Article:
In the remaining of this paper, we introduce and discuss an application of the Shapley value aimed at measuring the potential of a gene in preserving the regulatory activity within a co-expression network. On a co-expression network built over a dataset from the literature, we show that the Shapley value of the coalitional game introduced in the paper (Cesari et al. 2017) can be interpreted in terms of the ability of genes to absorb the effects of the inhibition of other correlated genes. Stated differently, we show that the Shapley value highlights the role of genes in the overall “connectivity” of a co-expression network, by taking into account the effect that their removal has over the induced sub-networks. In this sense, in Fig. 1, node 2 (as well as nodes 3,4,5 and 6) is more relevant than node 1: when node 1 is removed, the network is divided into five components, whose overall regulation is maintained thanks to the presence of nodes 2, 3, 4, 5 and 6 respectively. On the other hand, when one of these last nodes is removed, the network is split in four component, three of which are no longer able (as being isolated nodes) to maintain their regulatory activity. With the objective to provide an index aimed at representing this type of relevance for genes in a co-expression network, in the following we consider a coalitional game where the value of a coalition of genes depends on the cardinality of the coalition itself and of its neighbourhood. The more the genes that are directly interacting in the network with genes in the coalition, and therefore the ability of the coalition to keep the network connected, the higher the strength of the coalition. Following the approach introduced in the paper (Cesari et al. 2017), we propose the Shapley value of such a coalitional game as a relevance index for genes in co-expression networks, taking into account the marginal contributions of genes to the connectivity of all the coalitions of genes in the network. We use the Shapley value to assess the relevance of genes in a real co-expression network related to lung cancer, by means of three different analyses. On such a network, when no a priori knowledge is assumed about the genes under analysis (see, for instance, the first analysis in “First analysis” section), the Shapley value is able to highlight the role of genes in the overall connectivity of the network, by assigning the highest relevance to those genes that share the two aforementioned characteristics. We argue that this interesting behaviour of the Shapley value to single out nodes that may break down the regulatory activity of the network holds in general for sparse graphs characterized by a relative low number of cycles; whereas in graphs where the peripheral nodes belong to more connected components or clusters, the indication provided by a high Shapley value seems more related to the role of certain genes to mediate the regulation between a cluster and the other structures of the network (this point will be further discussed in Example 2).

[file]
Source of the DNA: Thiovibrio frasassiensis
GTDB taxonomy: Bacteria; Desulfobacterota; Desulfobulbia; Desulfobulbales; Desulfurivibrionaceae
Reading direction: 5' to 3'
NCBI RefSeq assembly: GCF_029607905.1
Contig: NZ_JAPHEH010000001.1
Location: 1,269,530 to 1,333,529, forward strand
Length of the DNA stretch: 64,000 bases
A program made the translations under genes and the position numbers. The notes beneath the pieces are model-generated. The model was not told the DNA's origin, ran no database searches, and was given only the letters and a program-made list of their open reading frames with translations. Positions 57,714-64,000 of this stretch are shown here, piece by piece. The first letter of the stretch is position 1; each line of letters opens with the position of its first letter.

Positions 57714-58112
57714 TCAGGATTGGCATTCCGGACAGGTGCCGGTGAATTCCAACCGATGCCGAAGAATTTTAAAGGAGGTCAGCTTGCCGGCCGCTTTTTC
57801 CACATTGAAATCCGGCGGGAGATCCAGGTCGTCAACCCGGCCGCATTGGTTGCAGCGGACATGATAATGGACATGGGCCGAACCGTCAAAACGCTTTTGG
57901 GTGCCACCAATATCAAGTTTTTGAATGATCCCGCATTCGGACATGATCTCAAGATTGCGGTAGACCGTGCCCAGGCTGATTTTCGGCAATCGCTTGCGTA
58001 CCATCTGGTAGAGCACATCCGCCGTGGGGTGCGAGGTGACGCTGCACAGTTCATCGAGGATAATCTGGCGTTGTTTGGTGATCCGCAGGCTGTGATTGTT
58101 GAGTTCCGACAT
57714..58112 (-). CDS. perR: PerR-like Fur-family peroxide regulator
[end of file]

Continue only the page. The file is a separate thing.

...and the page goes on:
Methodology